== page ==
House of Cupcakes will make its debut at the International Franchise Expo in New York in June. Companies looking to franchise can meet with people looking to invest in companies at the expo, and Ruthie Bzdewka said she doesn’t know what will happen after that.
“It’s anybody’s guess but we’re going to try our best. I think it’s going to be around for a long time,” she said.
Contact Alyssa Mease at email@example.com or (609) 989-5673.
Ruthie Bzdewka’s ambitions were modest. Still, when the recession settled in a month after she opened her shop, she feared the worst. But, opportunity soon came calling, literally. And once the world was familiarized with her cupcakes, there’d be no more worrying.
I’m pinching myself a lot these days. Fortunately, never once has it snapped me out of my life. Though that’s done little to curb my doubt that the last few years have been anything but pure fantasy.
Back at the start of all of this, about a year before I opened House of Cupcakes, my expectations were simple. My kids were starting school and I wanted to return to work, hopefully earn some money to put toward their college funds. We were business owners for 20 years, so I knew that I wanted to open my own store, but what, exactly, was beyond me.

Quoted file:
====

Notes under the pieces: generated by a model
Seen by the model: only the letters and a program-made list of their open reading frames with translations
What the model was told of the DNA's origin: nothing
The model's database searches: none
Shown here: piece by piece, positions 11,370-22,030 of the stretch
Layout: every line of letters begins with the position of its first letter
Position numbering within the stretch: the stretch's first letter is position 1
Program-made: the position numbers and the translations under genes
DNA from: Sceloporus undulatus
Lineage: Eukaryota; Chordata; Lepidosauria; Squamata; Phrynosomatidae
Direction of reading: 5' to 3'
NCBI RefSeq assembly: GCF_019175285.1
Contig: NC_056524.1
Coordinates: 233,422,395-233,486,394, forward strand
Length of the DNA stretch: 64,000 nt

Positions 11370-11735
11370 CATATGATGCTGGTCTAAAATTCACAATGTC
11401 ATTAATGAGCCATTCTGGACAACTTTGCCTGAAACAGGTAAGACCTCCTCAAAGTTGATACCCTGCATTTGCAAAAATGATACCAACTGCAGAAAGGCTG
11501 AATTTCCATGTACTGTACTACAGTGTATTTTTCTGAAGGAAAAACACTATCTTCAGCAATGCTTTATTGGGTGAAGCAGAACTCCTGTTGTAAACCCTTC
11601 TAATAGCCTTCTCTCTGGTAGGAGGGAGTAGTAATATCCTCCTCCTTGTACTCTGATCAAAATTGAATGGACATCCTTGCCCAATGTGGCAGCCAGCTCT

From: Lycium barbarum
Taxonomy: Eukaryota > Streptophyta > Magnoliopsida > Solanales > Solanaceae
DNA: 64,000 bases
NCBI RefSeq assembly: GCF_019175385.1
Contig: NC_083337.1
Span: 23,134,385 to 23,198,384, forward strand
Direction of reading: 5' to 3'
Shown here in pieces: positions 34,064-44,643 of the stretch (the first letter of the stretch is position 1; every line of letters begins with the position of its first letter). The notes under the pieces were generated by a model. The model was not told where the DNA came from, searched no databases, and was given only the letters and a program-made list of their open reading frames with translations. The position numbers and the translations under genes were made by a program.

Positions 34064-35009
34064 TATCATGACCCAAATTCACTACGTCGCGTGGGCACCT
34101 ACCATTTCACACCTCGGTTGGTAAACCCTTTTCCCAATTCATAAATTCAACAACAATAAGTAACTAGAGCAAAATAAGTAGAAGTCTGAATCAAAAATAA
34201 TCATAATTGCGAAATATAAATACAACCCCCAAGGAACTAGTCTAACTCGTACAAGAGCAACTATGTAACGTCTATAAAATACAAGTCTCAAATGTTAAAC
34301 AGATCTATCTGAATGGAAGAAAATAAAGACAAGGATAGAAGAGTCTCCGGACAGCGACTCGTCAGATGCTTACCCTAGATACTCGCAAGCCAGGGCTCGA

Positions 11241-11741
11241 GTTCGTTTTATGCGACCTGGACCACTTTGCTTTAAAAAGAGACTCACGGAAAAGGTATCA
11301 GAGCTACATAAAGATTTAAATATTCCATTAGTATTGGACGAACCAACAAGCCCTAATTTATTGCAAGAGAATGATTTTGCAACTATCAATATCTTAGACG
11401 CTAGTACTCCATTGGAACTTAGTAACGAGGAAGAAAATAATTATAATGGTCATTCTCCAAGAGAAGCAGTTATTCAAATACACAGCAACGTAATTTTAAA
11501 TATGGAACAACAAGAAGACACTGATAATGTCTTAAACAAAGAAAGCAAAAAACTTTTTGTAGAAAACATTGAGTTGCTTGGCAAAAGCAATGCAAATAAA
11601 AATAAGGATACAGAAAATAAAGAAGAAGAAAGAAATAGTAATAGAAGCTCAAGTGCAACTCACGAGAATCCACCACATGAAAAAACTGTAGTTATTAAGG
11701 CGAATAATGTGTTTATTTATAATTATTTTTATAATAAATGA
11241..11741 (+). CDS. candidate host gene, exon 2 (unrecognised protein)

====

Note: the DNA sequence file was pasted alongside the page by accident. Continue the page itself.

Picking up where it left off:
Not long after, I stumbled upon a booth at an event I attended with my family. A line stretched from it as far back as I could see. I crept in for a peek at what was worth the wait: cupcakes. I went home that day, dug out every relevant family recipe and began to bake. And I continued to bake for the next six months.
Once my recipes were finally where I wanted them, I headed to Princeton, New Jersey, to find a store. It was a no-brainer, really. Princeton, to me, was a place where artisan-level quality and artistic ability are held in the highest regard.
House of Cupcakes opened in August 2008. In retrospect, the timing was bad. The recession took hold a month later. People weren’t shy about telling me that I was crazy for opening such a shop. Too much overhead, they said. I was given a few months, by most projections.
Somehow I survived that first year, and greeting me at the end of it, almost like a prize, was a call from a producer of the Food Network series, "Cupcake Wars," which, at the time, was in the midst of its first season. I’d heard about it, but only in passing. I was asked to submit an audition video.
It was time, I decided, to drag my husband, Ron, into the cupcake business. He baked when I needed the help, but it was his made-for-TV personality that I needed now.
The producers loved us—Ron as the head baker and me as his assistant. We won our episode and the $10,000 that came with it, which we donated to St. Jude Children’s Research Hospital. Life since has had a surreal feel. The appearance was a huge boon to the shop. We filmed four more episodes of "Cupcake Wars," participated in a pair of Food Network events alongside celebrity chefs and were invited to be the exclusive cupcake vendor at the 2011 MTV Video Music Awards.
Where we go from here, I can’t even bring myself to imagine.
PHOTOS BY THOMAS ROBERT CLARKE
Having their cake and eating it, too